The Council of Four, at its meeting of June 9th, fully approved this proposal of the Versailles Committee.34

Soon afterwards, during the month of June, Marshal Foch sent a letter to General Diaz, asking him to instruct General Segre to give orders so that the cession of war material by Austria to Czechoslovakia might be facilitated and hastened.

3rd—These instructions were given, and, indeed, on June 25th, the Italian G. H. Q. informed us that the Italian Mission in Vienna had obtained, from the Austro-Hungarian Government, the cession to the Czecho-Slovak Army of 20,000 rifles, 500 machine guns, 50,000 rounds of artillery munitions, a few million cartridges, a cession which is in the course of execution.

Besides, on June 30th, the following material had already been delivered to Czecho-Slovakia:

[Page 479]

Italian Material

130 Fiat Machine guns,
1,800 Muskets, 91 Model,
1,105 Revolvers,
3,000 Daggers,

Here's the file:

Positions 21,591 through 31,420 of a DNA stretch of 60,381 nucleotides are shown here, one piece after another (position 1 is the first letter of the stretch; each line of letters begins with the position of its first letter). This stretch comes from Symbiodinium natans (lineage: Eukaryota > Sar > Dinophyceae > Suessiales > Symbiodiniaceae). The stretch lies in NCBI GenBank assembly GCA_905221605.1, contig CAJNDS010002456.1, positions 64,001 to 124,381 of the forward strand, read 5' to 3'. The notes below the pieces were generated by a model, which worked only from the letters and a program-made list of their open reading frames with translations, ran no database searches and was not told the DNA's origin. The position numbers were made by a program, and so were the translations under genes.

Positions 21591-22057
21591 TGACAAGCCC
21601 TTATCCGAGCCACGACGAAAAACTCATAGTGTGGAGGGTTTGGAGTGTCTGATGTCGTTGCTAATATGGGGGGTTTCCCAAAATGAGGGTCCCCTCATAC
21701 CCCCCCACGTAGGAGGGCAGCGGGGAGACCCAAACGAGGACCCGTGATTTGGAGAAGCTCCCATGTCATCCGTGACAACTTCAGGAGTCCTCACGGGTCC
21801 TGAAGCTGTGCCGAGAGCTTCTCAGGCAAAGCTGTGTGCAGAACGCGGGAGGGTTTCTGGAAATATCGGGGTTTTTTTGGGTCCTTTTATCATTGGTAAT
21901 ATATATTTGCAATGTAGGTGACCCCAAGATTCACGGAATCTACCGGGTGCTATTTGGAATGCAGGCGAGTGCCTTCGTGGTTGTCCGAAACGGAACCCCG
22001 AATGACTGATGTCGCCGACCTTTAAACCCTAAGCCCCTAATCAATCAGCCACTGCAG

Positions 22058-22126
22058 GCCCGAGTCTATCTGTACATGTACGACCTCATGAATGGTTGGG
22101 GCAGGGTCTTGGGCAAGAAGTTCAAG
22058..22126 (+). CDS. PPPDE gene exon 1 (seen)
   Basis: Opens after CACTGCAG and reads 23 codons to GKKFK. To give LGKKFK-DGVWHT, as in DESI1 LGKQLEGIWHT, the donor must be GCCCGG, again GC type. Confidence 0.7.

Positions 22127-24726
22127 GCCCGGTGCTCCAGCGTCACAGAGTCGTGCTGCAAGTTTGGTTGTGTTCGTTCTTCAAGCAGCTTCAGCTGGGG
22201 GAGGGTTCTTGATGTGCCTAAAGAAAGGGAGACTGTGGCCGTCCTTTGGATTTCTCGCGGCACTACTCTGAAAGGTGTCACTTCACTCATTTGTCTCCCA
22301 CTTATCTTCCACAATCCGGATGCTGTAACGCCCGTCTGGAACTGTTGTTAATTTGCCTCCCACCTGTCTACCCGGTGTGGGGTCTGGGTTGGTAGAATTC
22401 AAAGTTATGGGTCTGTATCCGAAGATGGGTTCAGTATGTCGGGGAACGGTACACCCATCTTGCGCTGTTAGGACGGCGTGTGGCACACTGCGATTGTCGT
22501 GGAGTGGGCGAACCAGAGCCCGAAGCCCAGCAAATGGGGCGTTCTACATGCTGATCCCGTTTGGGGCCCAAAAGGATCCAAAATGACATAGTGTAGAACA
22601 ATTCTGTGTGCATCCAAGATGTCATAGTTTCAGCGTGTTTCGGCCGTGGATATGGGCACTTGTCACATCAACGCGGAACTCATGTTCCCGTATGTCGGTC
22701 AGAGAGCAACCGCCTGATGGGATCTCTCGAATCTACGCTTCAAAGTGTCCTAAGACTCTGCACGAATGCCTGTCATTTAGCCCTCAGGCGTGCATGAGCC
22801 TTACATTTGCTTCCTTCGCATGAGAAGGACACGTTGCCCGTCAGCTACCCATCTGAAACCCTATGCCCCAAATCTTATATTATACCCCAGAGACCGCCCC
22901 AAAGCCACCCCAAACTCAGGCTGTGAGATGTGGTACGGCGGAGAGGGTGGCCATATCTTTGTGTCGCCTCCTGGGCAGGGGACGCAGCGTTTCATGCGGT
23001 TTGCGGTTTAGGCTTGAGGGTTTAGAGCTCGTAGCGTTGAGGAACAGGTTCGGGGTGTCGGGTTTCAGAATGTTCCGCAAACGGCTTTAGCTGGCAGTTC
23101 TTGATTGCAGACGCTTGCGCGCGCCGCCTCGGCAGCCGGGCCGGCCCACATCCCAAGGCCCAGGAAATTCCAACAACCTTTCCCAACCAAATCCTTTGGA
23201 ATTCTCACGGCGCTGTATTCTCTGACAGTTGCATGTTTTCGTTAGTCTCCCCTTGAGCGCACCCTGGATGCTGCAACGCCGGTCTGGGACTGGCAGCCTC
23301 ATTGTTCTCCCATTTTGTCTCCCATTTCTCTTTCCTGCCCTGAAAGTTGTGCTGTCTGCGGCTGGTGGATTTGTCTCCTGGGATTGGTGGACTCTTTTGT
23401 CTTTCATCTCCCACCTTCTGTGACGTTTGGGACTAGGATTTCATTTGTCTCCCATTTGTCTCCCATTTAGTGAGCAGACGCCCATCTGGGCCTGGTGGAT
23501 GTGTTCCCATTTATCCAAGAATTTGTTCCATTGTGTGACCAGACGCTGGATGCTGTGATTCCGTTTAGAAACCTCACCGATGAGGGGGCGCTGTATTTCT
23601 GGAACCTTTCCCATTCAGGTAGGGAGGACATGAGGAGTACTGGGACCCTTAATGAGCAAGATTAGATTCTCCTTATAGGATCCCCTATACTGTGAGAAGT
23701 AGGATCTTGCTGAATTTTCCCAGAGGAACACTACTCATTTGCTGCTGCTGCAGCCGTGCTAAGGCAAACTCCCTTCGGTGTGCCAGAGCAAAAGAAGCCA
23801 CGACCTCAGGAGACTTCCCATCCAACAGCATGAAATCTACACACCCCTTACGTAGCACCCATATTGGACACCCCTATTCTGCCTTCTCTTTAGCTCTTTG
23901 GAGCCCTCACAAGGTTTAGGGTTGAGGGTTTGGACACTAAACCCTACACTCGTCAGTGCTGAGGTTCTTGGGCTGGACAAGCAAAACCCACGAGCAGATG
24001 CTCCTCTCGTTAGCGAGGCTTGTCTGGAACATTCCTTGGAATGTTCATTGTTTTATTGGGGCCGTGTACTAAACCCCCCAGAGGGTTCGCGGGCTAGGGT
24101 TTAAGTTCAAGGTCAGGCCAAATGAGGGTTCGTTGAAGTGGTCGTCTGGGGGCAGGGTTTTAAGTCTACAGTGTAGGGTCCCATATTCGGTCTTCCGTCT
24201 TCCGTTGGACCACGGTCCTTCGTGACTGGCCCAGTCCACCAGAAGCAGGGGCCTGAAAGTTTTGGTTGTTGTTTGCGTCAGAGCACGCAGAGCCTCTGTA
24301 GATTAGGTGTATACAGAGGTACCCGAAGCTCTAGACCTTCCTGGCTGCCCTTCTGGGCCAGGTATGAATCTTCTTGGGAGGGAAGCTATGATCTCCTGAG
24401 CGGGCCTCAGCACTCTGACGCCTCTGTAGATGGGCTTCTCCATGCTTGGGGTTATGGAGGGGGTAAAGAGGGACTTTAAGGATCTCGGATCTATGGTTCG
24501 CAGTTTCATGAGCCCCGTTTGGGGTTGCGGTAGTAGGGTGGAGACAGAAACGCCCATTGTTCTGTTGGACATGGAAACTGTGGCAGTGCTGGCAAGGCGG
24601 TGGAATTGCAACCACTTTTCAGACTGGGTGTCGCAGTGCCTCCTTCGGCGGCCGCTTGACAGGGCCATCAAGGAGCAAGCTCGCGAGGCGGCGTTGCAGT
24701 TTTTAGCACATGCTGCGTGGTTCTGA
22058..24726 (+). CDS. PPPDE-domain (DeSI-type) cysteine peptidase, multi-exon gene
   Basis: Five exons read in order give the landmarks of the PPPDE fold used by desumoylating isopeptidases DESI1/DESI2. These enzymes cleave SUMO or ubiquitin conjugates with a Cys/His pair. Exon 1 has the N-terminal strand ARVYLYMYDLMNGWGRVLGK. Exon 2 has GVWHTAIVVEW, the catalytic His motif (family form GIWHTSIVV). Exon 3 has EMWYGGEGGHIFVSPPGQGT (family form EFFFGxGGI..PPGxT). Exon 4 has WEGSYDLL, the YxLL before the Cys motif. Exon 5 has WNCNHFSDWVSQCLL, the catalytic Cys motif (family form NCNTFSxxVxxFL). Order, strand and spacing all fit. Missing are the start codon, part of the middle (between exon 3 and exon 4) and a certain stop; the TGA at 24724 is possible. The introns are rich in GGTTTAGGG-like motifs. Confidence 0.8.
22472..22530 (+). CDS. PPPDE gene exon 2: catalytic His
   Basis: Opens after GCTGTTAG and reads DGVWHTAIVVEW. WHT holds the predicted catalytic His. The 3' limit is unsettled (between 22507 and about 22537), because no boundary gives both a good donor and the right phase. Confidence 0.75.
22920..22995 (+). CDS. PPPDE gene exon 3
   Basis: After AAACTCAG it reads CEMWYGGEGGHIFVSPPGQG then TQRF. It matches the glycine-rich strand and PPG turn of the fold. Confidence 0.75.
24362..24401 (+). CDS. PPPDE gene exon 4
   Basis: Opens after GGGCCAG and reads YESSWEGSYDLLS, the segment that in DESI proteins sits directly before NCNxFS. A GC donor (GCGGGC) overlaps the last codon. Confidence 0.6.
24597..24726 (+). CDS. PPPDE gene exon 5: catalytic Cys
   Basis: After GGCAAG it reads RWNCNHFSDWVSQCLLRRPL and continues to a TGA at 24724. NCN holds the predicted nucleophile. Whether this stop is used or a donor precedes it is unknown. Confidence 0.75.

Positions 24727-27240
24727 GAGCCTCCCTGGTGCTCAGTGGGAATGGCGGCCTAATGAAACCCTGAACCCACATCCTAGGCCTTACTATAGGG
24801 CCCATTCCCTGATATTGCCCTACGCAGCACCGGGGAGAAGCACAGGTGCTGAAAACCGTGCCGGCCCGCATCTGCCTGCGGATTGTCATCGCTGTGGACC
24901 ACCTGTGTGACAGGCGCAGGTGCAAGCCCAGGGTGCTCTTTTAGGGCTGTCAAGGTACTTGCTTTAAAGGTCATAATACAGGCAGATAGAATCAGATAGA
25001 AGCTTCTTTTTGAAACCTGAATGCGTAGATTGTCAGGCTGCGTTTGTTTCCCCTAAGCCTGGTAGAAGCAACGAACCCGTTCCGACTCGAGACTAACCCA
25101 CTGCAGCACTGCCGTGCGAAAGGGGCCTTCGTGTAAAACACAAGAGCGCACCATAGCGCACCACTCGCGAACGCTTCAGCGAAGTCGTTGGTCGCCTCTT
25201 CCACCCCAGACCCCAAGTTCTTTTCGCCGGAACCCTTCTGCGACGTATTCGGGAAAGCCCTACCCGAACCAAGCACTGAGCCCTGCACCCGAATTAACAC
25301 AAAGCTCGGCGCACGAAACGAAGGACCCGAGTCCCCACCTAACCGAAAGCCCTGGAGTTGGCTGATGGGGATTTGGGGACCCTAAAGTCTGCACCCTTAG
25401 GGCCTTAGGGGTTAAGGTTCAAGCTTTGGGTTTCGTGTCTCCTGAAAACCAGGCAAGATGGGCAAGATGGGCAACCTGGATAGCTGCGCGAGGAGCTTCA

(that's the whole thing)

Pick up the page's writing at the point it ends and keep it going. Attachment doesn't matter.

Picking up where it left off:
21,728 Rifles, 91 Model,
3,210,000 Cartridges for machine guns,
1,144,800 Cartridges for arms, 91 Model,
200,000 Cartridges for arms, 91 Model, repaired,
200,000 Cartridges with explosive bullets,
108,000 Cartridges for muskets,
30,000 Cartridges for revolvers, 7.65.

Material From the Former Austro-Hungarian Government

3 Batteries of 15 c/m (4 pieces each)
4 Batteries of 10 c/m (4 pieces each)
8 Batteries of 8 c/m (4 pieces each)
132 Scwarzlose machine guns,
15,800 Austrian rifles,
31,000 Complete series (Austrian rifles)
17,000 Complete series of trimmings (slings and belts)
6,000 Rounds of 15 c/m
16,000 Rounds of 10 c/m
33,000 Rounds of 8 c/m
10,080,000 Cartridges for Austrian rifles.


It is decided that, after notification of the President, the text of the following telegram concerning the delivery of arms and munitions to the Czecho-Slovaks shall be sent to the representatives of the Allied and Associated Powers in Vienna: